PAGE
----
Magic Eden Losing Market Share as Solana NFT Traders Reject Royalties

Are creator NFT royalties on the way out on Solana? Zero-royalty trading platforms are quickly gaining traction, and Magic Eden is adapting.

The debate over NFT royalties is raging again, this time in the Solana NFT space—and marketplaces that eschew creator royalties are finding eager traders while capturing market share in a way that they haven’t yet in the larger Ethereum NFT community.

Magic Eden has been the leading NFT marketplace on Solana over the last year, quickly commanding 90% or more of the market en route to a $1.6 billion valuation in June. But its grasp on the Solana market has been rapidly eroding in recent weeks as new and evolving rivals alike successfully draw away NFT traders with the allure of zero-royalty transactions, which allow traders to eke out greater profits by allowing them to avoid paying upwards of 12% in fees on each trade.

And now the shifting tides of the Solana NFT market appear to have forced Magic Eden’s hand.

The company announced on Wednesday that it was “joining forces” with Coral Cube, a marketplace and aggregator that allows zero-royalty NFT sales. Magic Eden also teased that it will give users “the ability to determine what royalties on our platform will look like.”

Tiffany Huang, Magic Eden’s Head of Marketing and Content, told Decrypt today that the startup will “protect” its brand by keeping creator royalties intact on Magic Eden. But it will also offer the option for traders to sell NFTs without paying royalties via Coral Cube—an apparent attempt to have it both ways in a quickly shifting market.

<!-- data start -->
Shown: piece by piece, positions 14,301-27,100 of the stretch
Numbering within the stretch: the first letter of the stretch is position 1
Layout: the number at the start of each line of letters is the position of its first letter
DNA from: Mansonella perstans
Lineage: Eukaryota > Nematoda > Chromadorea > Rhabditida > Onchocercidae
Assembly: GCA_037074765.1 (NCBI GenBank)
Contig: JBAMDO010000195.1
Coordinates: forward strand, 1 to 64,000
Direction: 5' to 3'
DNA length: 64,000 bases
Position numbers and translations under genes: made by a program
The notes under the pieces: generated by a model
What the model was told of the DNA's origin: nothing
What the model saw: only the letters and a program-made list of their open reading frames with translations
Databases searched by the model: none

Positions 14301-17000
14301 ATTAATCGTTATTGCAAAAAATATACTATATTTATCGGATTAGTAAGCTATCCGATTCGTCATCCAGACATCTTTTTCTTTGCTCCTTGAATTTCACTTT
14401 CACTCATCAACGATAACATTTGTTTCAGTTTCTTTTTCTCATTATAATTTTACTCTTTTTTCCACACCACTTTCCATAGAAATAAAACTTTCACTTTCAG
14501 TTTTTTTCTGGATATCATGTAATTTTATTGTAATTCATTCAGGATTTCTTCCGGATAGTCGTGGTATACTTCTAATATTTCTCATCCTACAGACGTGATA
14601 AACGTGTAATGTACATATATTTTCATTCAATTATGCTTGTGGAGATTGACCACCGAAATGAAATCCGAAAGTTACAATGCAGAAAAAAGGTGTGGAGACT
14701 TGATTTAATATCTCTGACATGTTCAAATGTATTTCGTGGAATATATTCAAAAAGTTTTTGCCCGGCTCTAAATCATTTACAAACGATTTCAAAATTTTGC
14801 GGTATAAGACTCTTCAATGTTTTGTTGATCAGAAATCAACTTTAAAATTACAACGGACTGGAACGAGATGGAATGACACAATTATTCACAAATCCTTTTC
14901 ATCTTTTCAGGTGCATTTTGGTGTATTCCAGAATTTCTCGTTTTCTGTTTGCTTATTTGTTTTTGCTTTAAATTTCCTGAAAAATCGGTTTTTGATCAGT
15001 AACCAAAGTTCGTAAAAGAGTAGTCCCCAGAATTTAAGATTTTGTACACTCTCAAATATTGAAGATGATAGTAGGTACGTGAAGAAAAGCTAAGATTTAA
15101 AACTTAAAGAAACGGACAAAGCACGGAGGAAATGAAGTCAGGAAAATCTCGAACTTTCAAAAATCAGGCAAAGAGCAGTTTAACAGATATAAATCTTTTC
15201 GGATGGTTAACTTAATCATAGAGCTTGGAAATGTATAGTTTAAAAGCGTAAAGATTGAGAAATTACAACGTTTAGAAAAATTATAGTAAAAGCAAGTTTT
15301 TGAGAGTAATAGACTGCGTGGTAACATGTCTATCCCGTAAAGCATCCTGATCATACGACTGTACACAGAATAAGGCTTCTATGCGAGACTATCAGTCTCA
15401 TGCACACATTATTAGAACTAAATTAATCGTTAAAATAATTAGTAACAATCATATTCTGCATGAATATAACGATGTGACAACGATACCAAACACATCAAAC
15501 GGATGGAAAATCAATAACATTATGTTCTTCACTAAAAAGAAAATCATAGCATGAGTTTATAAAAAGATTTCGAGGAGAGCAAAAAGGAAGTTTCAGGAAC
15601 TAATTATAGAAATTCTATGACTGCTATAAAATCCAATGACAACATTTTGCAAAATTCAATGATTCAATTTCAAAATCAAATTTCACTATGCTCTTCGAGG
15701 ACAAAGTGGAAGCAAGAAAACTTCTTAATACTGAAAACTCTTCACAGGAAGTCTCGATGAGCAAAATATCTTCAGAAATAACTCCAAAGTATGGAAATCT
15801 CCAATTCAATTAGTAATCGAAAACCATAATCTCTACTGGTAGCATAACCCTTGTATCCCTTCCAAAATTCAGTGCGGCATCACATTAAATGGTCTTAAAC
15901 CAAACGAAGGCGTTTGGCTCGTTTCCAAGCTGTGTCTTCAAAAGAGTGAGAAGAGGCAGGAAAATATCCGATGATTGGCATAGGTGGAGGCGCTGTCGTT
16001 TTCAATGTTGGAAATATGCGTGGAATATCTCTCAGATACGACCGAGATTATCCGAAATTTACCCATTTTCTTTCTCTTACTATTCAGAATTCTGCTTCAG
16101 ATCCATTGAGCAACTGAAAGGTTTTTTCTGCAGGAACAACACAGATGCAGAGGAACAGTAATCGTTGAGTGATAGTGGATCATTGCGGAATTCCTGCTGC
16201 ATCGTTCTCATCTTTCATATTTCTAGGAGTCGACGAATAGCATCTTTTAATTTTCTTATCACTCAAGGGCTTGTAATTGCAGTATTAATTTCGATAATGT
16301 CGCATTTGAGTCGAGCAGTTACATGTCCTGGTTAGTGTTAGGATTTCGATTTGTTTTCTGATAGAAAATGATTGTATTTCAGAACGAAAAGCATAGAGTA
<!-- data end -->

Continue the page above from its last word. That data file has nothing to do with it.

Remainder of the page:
Solana shuffle

NFT creators, regardless of blockchain network, typically set royalties between 5% and 10% on their tokenized artwork, profile pictures, collectibles, and video game items, thus earning a percentage of the sale price of any future secondary market trades. Some NFT enthusiasts consider it a key part of the Web3 value equation, rewarding creators in perpetuity.

It’s built into the smart contract—or autonomous code that powers NFTs—but not in a way that’s immutable. In other words, they’re not consistently enforceable: marketplaces can effectively code around it and let people buy and sell NFTs without paying creator royalties. On large trades valued in the thousands or even hundreds of thousands of dollars, saving 10% in fees can make a significant difference, especially in a down market. The platforms that allow this have angered creators and businesses that depend on royalties for revenue, but they’re gaining traction on Solana among traders.

Upstart marketplace Yawww made the first move on Solana earlier this summer, launching a platform that didn’t honor NFT creator royalties, and then early Solana marketplace Solanart followed suit by shifting gears and making creator royalties optional for NFT sellers. The recently launched Hadeswap is now luring even more traders away from Magic Eden.

The impact has been swift and significant. According to data compiled by NFT marketplace Tiexo, Magic Eden’s Solana market share has dwindled in recent weeks. Looking at the charts, its share fell from 89% over the last six months to 79% over the last month—with bigger drops to 61% over the last week and 58% over the last 24 hours, as of this writing.

That’s a startling decline for a marketplace that has effectively ruled unopposed over the last year. Magic Eden saw barely any impact from the April entrance of top overall NFT marketplace OpenSea into the Solana space—OpenSea has claimed about 2% of trading volume over the past six months—but there’s a larger movement afoot this time around.

Source : decrypt

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